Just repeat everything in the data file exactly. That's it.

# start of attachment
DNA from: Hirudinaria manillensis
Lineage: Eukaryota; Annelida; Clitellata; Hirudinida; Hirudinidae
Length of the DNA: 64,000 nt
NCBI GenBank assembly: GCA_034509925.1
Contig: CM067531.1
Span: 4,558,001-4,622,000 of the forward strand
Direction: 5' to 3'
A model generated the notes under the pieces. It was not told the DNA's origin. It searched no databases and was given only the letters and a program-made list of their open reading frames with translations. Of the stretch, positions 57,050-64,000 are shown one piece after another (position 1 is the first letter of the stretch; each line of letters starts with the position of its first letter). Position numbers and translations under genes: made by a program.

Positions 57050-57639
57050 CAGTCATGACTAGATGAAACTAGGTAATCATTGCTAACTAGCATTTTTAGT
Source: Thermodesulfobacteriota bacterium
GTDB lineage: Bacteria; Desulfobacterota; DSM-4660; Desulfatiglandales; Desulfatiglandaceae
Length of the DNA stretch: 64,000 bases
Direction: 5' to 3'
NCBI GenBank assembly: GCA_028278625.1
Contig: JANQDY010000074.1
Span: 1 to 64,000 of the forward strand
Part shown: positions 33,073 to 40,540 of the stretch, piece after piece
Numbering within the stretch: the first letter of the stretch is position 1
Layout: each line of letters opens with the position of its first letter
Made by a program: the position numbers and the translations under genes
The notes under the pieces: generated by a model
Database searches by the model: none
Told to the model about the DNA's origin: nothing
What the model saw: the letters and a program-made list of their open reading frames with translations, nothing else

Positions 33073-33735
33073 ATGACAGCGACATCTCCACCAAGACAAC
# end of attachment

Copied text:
DNA from: Hirudinaria manillensis
Lineage: Eukaryota; Annelida; Clitellata; Hirudinida; Hirudinidae
Length of the DNA: 64,000 nt
NCBI GenBank assembly: GCA_034509925.1
Contig: CM067531.1
Span: 4,558,001-4,622,000 of the forward strand
Direction: 5' to 3'
A model generated the notes under the pieces. It was not told the DNA's origin. It searched no databases and was given only the letters and a program-made list of their open reading frames with translations. Of the stretch, positions 57,050-64,000 are shown one piece after another (position 1 is the first letter of the stretch; each line of letters starts with the position of its first letter). Position numbers and translations under genes: made by a program.

Positions 57050-57639
57050 CAGTCATGACTAGATGAAACTAGGTAATCATTGCTAACTAGCATTTTTAGT
Source: Thermodesulfobacteriota bacterium
GTDB lineage: Bacteria; Desulfobacterota; DSM-4660; Desulfatiglandales; Desulfatiglandaceae
Length of the DNA stretch: 64,000 bases
Direction: 5' to 3'
NCBI GenBank assembly: GCA_028278625.1
Contig: JANQDY010000074.1
Span: 1 to 64,000 of the forward strand
Part shown: positions 33,073 to 40,540 of the stretch, piece after piece
Numbering within the stretch: the first letter of the stretch is position 1
Layout: each line of letters opens with the position of its first letter
Made by a program: the position numbers and the translations under genes
The notes under the pieces: generated by a model
Database searches by the model: none
Told to the model about the DNA's origin: nothing
What the model saw: the letters and a program-made list of their open reading frames with translations, nothing else

Positions 33073-33735
33073 ATGACAGCGACATCTCCACCAAGACAAC